The first week of classes went well. The biggest thing that happened this week is that I paid for my visa to go to Russia. I'm going to Russia in less than two months! I'm going for a class. We study Russian stuff for the entire semester and as part of the class we take a really fancy field trip to Moscow and St. Petersburg over spring break. The best part is that the segment of the class when we're in Russia is purely "to experience Russian culture" and see some of the places we've been discussing all semester, so we're being encouraged to just have fun and take it all in. I don't even need to take a computer with me on the trip; there's absolutely no research component while we're in Russia. How cool is that?! Plus the trip is insanely cheap because I can use all of the yearly travel money my department gives me, plus an international student travel initiative is paying for half of it, PLUS the ruble is kindly falling in comparison to the dollar, which I hope continues to happen until March. Needless to say, I'm getting very, very excited. I just wish Penn could come with me. Then again, he went to Europe without me last summer, so I guess now we're even. :-)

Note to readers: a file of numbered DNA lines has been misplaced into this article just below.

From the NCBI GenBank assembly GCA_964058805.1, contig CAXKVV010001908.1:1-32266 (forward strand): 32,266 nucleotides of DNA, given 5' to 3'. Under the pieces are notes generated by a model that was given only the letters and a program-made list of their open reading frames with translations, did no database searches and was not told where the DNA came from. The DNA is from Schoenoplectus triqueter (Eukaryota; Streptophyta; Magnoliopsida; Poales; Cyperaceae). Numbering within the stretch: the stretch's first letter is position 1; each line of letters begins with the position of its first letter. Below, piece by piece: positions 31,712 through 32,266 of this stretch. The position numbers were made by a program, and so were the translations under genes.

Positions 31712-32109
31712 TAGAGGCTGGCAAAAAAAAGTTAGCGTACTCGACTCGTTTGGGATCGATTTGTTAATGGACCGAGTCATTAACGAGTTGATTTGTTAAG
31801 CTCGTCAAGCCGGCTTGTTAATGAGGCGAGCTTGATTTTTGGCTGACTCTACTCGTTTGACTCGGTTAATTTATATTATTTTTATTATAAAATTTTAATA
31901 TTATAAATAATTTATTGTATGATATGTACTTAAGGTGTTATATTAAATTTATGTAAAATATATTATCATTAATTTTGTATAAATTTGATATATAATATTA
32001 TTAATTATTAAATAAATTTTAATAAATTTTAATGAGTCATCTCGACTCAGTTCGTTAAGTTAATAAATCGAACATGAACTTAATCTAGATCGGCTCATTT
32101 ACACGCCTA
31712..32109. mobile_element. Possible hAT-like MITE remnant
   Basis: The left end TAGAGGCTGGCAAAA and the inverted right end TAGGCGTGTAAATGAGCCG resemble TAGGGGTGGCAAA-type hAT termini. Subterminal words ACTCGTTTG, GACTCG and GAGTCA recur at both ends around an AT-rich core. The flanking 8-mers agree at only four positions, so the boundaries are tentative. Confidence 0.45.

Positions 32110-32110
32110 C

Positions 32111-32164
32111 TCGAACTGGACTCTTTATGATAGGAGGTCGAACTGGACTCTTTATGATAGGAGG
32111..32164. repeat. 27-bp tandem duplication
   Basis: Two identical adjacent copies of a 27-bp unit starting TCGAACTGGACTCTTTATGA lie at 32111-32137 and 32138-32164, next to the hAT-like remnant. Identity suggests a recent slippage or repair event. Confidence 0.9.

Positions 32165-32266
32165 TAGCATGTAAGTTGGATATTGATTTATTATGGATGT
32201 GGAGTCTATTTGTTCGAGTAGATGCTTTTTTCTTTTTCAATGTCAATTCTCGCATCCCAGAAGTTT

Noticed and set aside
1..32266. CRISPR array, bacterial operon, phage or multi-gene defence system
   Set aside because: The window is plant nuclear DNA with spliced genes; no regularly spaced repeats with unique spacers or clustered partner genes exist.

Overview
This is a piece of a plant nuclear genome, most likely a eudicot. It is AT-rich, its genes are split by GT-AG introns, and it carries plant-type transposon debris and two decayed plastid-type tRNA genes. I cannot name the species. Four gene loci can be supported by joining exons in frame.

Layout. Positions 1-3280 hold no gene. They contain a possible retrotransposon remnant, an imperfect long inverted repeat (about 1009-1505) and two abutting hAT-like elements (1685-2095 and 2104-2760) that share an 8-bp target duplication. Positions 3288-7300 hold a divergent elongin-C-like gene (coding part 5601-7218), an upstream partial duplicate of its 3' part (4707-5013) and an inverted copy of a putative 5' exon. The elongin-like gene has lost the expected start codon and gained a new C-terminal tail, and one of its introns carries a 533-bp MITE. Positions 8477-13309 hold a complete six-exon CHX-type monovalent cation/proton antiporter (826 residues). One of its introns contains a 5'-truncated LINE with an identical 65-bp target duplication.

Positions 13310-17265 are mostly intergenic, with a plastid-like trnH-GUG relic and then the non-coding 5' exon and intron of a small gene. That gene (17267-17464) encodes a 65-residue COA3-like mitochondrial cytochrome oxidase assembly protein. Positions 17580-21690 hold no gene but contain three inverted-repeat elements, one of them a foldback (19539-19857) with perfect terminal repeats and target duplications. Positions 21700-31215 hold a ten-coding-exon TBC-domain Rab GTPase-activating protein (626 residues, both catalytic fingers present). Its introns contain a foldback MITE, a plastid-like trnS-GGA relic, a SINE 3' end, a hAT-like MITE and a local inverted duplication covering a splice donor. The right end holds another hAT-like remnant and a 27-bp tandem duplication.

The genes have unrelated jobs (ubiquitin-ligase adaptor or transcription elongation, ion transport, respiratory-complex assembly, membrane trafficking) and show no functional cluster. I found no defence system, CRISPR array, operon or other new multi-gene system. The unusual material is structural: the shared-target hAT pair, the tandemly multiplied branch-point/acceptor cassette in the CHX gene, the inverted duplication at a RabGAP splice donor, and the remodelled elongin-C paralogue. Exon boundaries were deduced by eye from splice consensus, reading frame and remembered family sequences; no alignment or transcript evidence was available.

The rest of my classes seem like they're going to be interesting and not a miserable amount of work, but none of them involve field trips to Russia so I won't be talking about them today. Instead, I'm going to go make some sauce for my jambalaya burgers (I made super burgers for the Super Bowl!) and pour another beer. Happy commercial watching!